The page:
K.G. Subramanyan is an esteemed scholar, prolific writer, revered teacher and skilled painter. His works are the product of careful studying and internalizing of the traditional styles of Pata, Kalighat and the meticulous craft of Indian miniature painting. The result is a concerted effort to blur and demythologize the established distinction between artist and artisan. The craftsman, the artist, the theorist and the teacher become attributes and skills not limiting descriptions.
Subramanyan draws upon all of these qualities in his painting, simultaneously championing the figure of the craftsman and the story teller. He creates fantastical, complex images that are steeped in myth and narrative. These works are timeless, at once modern and ancient, they evoke the potency of primitivism but implement this language in such a way that it reverberates pertinently into the present.
As seen in Untitled (lot 570), Family Group (lot 571) and Maya Mriga (lot 572), Subramanyan explores the hierarchical relationship between man and beast. The human figures interact with the mythological creatures as equals, neither master nor servant, they are kin. These works are drenched with a sense of unity and community as families seem to exist across species, blurring conventional divisions.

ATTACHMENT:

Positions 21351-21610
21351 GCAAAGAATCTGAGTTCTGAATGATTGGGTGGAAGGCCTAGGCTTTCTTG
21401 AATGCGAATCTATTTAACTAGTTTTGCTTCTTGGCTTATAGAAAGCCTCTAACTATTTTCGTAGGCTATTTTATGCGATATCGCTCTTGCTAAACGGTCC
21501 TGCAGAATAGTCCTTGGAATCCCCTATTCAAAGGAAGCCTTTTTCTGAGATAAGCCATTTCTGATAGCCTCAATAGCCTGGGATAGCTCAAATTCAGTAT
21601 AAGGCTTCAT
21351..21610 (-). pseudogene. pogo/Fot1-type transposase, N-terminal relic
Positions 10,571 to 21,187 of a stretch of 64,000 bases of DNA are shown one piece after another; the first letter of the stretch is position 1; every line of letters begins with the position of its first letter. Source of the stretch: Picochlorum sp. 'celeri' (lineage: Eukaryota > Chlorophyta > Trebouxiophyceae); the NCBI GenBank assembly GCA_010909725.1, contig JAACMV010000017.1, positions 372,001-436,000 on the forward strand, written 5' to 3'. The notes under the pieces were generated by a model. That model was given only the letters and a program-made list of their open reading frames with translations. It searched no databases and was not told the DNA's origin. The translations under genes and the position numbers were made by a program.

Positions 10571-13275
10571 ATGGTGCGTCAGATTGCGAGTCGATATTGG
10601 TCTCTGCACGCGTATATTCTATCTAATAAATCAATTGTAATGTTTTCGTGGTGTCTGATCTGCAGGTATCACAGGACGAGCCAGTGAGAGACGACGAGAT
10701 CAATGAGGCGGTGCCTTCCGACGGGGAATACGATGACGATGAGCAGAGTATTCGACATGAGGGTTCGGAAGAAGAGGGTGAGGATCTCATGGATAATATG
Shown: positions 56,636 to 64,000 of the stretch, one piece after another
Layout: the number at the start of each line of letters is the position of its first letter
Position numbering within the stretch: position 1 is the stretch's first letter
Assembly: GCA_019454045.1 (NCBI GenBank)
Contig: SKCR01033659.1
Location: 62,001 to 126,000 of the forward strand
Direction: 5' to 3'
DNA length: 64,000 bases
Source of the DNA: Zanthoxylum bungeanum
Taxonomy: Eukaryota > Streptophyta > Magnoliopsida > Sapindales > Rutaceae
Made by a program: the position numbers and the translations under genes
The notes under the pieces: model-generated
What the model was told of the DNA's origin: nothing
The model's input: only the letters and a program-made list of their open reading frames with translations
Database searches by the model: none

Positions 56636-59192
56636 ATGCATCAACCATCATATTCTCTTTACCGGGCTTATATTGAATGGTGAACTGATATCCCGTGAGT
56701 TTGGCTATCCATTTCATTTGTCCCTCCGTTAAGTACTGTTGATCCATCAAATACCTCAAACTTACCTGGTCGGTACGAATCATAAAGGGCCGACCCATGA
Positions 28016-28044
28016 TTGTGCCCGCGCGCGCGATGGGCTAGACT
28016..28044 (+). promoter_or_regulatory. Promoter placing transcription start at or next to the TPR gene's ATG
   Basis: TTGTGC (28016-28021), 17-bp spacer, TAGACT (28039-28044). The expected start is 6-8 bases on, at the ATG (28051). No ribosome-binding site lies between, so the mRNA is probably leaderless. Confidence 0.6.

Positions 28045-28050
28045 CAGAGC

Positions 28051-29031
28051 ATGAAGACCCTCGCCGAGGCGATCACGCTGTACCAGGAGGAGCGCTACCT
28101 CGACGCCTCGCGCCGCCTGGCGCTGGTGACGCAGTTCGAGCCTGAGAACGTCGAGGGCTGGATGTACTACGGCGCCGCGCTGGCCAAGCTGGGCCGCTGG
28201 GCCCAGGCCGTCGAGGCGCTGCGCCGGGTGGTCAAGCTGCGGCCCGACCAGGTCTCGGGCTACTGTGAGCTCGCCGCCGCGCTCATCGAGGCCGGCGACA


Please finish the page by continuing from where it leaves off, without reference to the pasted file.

Subramanyan studied under Benode Behari Mukherjee, Nandalal Bose and Ramkinkar Baij at Santiniketan. The enduring pertinence of Subramanyan's work is evident in Chaitanya Sambrani's inclusion of his work in the collaborative 2005 exhibition, Edge of Desire, held at University of California, Berkeley Art Museum, Pacific Film Archive, Montalvo Arts Center and Asia Society Museum, New York, where his work was displayed along with much younger artists Subodh Gupta, Atul Dodiya, and Sharmila Samant making him the only artist of his generation in the exhibition.